For nearly two years, Krise lived full time aboard a sailboat as a teenager. “I remember the boat pulling into the harbor, leaping onto the dock and running to the nearest library. It was a refuge in a way,” he said.
After graduation, Krise considered several routes – clergyman, teacher, lawyer. Ultimately, he took a scholarship to the U.S. Air Force Academy as a student representing the Virgin Islands.
Lack of 20-20 vision ruled out being a pilot, so Krise inquired about intelligence, which in turn, resulted in his being stationed in Minot, North Dakota, in the basement of a house that served as launch station for intercontinental ballistic missiles.
“Four years, one month, and one week,” Krise dryly said of this duty, obviously not his favorite topic.
One good thing came out of Minot, however. He met his wife, Patricia Love, during an aerobics class. She was working as a sales representative in the Ford Motor Company at the time, and has since become an executive in charge of quality control. The two will celebrate 25 years of marriage on September 5, the day after Krise’s inauguration at PLU.
The Krises spent years following their respective career paths, trying to stay in the same city, or at least the same state. In homage to his childhood in the Caribbean and his love of history, he received his Ph.D. in English language and literature from the University of Chicago in 1995. His emphasis is in 17th and 18th-century early Caribbean, early American, and 17th and 18th century British literature.
After a year of pushing and politicking, he won – and the Air Force Humanities Institute was born. That didn’t mean the battle ended there. Whenever critiques were made about cadets studying literature or taking a pottery class, Krise would pull out the now-iconic picture of the hooded Abu Ghraib prisoner.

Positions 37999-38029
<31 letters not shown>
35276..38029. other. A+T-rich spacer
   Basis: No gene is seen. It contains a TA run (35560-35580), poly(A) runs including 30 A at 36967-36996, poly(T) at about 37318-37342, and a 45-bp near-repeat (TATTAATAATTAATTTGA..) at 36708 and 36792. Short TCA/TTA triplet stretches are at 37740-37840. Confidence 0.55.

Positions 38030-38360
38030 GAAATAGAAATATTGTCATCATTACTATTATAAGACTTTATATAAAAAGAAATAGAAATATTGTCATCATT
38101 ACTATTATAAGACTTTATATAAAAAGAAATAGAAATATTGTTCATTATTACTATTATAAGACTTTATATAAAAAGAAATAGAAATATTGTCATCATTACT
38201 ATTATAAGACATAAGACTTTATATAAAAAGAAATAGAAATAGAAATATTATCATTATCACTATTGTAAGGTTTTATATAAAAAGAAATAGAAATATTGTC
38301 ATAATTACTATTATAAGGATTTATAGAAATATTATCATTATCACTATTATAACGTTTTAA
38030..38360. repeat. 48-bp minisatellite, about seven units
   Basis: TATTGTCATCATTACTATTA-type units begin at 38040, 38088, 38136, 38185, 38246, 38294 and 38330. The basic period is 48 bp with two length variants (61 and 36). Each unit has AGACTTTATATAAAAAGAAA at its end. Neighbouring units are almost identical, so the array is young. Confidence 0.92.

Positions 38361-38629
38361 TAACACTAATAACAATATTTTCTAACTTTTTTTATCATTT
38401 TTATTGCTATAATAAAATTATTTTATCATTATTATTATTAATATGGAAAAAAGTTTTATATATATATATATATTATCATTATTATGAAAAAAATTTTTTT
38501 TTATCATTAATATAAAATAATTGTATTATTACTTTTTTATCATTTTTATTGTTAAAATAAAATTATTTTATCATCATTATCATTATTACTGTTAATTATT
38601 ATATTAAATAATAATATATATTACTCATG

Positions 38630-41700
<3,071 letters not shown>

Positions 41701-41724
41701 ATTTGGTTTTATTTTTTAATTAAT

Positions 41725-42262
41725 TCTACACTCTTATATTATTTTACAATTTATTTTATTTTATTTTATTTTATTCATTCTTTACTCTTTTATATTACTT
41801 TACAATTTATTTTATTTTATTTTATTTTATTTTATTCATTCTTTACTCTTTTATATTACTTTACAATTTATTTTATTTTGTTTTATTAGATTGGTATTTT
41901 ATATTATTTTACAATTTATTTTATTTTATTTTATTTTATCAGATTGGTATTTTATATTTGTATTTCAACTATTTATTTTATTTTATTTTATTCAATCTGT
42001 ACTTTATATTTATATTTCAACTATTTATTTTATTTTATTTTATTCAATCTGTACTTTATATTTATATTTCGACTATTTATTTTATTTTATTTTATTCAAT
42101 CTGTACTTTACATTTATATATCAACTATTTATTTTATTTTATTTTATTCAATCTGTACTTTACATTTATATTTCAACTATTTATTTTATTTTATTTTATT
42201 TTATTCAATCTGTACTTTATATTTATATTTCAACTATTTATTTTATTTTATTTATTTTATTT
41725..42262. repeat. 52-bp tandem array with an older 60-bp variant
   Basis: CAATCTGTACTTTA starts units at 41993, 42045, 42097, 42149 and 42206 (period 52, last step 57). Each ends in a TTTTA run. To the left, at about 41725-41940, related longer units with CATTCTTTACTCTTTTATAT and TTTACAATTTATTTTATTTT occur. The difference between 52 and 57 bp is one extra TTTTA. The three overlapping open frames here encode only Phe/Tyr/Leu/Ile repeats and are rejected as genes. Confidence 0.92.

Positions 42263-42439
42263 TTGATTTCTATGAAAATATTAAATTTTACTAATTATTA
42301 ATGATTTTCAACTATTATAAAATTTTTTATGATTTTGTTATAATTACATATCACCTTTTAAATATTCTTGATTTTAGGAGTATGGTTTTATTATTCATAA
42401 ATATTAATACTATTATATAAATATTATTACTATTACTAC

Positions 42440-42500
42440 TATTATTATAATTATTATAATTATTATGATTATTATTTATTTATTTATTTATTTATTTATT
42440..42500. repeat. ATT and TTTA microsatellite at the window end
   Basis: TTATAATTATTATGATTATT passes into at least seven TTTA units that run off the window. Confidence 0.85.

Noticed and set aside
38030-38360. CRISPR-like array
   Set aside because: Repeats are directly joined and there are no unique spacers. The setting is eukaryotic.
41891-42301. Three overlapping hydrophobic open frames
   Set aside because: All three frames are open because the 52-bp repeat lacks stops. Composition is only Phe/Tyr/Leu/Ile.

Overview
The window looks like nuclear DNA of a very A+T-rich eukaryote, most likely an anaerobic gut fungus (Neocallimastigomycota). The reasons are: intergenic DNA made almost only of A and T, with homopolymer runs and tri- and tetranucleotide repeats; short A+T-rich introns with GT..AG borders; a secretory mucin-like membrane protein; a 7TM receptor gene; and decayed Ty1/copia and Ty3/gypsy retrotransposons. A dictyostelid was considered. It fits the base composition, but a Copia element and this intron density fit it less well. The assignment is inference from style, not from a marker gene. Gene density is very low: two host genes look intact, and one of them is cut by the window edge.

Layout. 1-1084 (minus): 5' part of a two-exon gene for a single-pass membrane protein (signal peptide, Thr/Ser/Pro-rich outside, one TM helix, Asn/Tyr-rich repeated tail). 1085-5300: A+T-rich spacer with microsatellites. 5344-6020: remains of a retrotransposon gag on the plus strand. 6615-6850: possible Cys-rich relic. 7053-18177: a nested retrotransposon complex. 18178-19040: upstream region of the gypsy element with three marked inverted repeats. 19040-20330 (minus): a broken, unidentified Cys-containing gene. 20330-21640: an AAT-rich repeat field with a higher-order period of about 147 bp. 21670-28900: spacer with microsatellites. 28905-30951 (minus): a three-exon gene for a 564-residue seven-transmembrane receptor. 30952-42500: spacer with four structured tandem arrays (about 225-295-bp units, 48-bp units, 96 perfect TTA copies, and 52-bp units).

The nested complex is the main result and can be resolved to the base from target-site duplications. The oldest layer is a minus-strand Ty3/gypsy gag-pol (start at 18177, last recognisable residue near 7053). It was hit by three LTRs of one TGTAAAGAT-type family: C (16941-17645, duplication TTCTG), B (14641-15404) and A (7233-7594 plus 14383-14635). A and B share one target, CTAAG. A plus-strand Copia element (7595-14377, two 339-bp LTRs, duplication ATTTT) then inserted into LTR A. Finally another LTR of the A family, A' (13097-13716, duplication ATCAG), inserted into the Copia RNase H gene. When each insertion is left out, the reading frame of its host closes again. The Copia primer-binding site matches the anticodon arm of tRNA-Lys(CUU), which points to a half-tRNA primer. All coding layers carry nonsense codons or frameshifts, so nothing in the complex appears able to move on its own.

It silenced his critics. Without saying a word, Krise made the point that leaders cannot simply be smart and battlefield savvy – they must also be culturally sensitive and humane. With little prompting, Krise moves on to why a liberal arts education is more important today than ever for students seeking positions of leadership in the world.
This point was made when Krise, then a dean at the University of the Pacific, took a tour of the Google campus. The high-tech executives made it clear to Krise that they troll for graduates from liberal arts schools to add to their cadre of employees.
“They very deliberately hire every possible major for their work environment,” he said.
Soon the meet-and-greets will turn to the types of things that, as he said, “keeps every college president up at night.” Until then, both he and Patty will continue to introduce themselves to the PLU community.
At one of PLU’s summer traditions – the berry festivals – the Krises step out of the Hauge Administration Building, they are greeted by the warm sounds of Caribbean music from a steel drum band. Before he starts in describing the origin of the music and drums, Tom Krise just listens. And enjoys. It was an unplanned, serendipitous welcome home.